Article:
President Biden has assured America that his nominee to the Supreme Court will be a Black woman. Determining eligibility for a job solely based on skin color and sex and refusing to even consider the vast majority of eligible candidates (men and women of other ethnic backgrounds) should be rejected as a discriminatory mindset of the past, but this near octogenarian is willing to turn back the clock on progress purely for ideological reasons.
Let’s drop the pretense.
The Left’s excitement over this presumptive nominee is not based on her merits, but on a never-ending obsession with racial demagoguery and “intersectional” politics.
For this reason, I am not celebrating.
President Biden will fulfill a campaign promise to the Black community during Black History Month. The White House wants us to feel the historical weight and importance of this nomination.
It’s also convenient that the leaked news of Justice Stephen Breyer’s future departure distracted from President Biden’s sinking approval ratings and weeks of bad news from rising inflation to his failed domestic agenda and capped off by a blundering press conference fanning foreign-policy tensions on a global scale.
A SCOTUS nomination handed Biden a chance to reset the news-cycle and an opportunity to whip up excitement among base voters in advance of midterm elections.
For any president, the nomination is also a significant opportunity to place his mark on the Court well after his term has expired and to shape the direction of the High Court for generations.
There is ample excitement over any Supreme Court nomination.
President Biden did not need to exclude large swaths of the population from consideration for the seat. His promise to appoint a Black woman — and only a Black woman — to the first seat to open up was ill-advised for several reasons.
To begin with, President Biden created a sense of entitlement among specific constituencies that they all deserve representation on the Court. Here, Black women, who as I’ve written before are the Democratic Party’s most reliable voting block, expect to see “representation” on the High Court and the president endorsed that view calling the nomination “long overdue.”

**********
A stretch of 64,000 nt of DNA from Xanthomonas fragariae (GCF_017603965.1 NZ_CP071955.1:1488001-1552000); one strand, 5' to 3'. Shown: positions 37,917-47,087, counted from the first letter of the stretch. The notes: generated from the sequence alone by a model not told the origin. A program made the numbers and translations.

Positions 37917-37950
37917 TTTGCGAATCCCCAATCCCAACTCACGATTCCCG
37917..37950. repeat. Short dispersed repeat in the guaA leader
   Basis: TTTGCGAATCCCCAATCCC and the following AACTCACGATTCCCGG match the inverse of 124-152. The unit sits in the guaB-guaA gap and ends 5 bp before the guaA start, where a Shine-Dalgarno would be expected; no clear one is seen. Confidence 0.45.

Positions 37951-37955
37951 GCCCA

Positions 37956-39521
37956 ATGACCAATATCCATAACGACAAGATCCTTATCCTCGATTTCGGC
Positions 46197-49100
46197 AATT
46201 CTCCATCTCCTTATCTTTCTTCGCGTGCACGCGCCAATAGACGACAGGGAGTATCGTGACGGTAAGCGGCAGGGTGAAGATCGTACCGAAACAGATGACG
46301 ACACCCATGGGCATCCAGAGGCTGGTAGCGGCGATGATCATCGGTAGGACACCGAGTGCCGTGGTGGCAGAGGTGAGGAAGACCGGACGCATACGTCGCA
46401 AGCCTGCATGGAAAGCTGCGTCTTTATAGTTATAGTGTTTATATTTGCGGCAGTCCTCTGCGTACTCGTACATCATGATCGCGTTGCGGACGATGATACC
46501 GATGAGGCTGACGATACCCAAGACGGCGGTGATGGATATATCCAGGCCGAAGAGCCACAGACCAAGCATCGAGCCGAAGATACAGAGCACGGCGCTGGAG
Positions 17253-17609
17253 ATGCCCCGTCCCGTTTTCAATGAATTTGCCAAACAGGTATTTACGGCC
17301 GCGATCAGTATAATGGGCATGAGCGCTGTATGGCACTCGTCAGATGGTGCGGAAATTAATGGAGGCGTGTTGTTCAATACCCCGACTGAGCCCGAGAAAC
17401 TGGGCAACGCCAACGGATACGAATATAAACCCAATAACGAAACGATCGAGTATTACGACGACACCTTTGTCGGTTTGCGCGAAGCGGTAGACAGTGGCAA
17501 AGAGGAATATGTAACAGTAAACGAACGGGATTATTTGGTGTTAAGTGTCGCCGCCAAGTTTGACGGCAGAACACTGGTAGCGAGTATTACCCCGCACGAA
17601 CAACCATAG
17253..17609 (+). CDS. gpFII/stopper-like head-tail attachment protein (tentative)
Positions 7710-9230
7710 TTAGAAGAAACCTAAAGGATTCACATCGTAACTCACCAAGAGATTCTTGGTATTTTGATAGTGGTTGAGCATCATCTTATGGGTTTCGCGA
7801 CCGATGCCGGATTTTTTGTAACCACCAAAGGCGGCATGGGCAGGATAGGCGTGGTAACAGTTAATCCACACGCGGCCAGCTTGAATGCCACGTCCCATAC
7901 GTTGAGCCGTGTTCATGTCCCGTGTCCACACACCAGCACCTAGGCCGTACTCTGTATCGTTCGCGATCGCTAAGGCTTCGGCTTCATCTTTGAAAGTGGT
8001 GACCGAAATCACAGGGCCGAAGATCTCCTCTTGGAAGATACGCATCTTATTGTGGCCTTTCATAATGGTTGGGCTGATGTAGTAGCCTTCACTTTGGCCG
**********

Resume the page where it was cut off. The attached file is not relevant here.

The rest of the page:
Perhaps, it was a bargain he made to ensure their votes in 2020.
Other racial and gender constituencies are certain to line up: Hispanic men, Asian men and women, Native American men and women, LGBTQ, etc. The Supreme Court only has nine seats and vacancies don’t emerge regularly.
Perhaps this is why the Left wants to expand the number of seats on the Court. One seat for every conceivable intersectional category you can think of!
Demographic prerequisites also set up the eventual nominee for the inescapable criticism of tokenism. Anyone that President Biden nominates will qualify based upon merit; she will be competent, well educated, and experienced.
However, by telegraphing that he is only considering candidates with certain demographic characteristics, questions of tokenism will, inevitably, hang over her head.
But Biden’s promise also gives credence to the absurd argument that there is not currently Black representation on the Court. With a tenure of 30 years, the longest-serving member of the Supreme Court is Black, Justice Clarence Thomas.
The left intentionally disregards him and would delete him from history if they could, just as the Smithsonian Museum of African American History snubbed him.
They believe that Justice Thomas does not represent Blacks simply because of his political philosophy and jurisprudence.
This is the heart of the matter.
When the Left says it is time for a Black woman, they are not open to all qualified Black women, but one that they are confident will legislate their liberal agenda from the bench.
The Left would storm the White House if President Biden’s shortlist included Janice Rogers Brown (retired U.S. Court of Appeals for the D.C. Circuit Judge), Allyson Kay Duncan (former U.S. Circuit Judge of the U.S. Court of Appeals for the Fourth Circuit.), Vanessa Bryant (Senior Judge of the U.S. District Court for the District of Connecticut), Ada Brown (U.S. District Court Judge for the Northern District of Texas).
The Left doesn’t want just any qualified black woman, they want an ideologue.
President Biden has two real opportunities.
First, an opportunity for him to usher in a different kind of diversity to the Court: diversity of experience. The jurists noted above boast many firsts and have varied legal and judicial careers. Most of them are alumnae of Historically Black Colleges and Universities (HCBU) which would bring much-needed pedigree diversity to the Supreme Court.
Currently, just one justice —Justice Amy Coney Barrett — did not attend Harvard or Yale.
Second, by nominating a judge who was nominated by a Republican president, Biden could make good on his inauguration promise to bring Americans together.
What better show of bipartisanship than to nominate someone selected by a Republican.
President Biden should free himself from his pledge and consider a wide range of qualified people for the job. If the person ends up being a Black woman, at least she will know that she earned the job based on merit, not her skin color or two X chromosomes.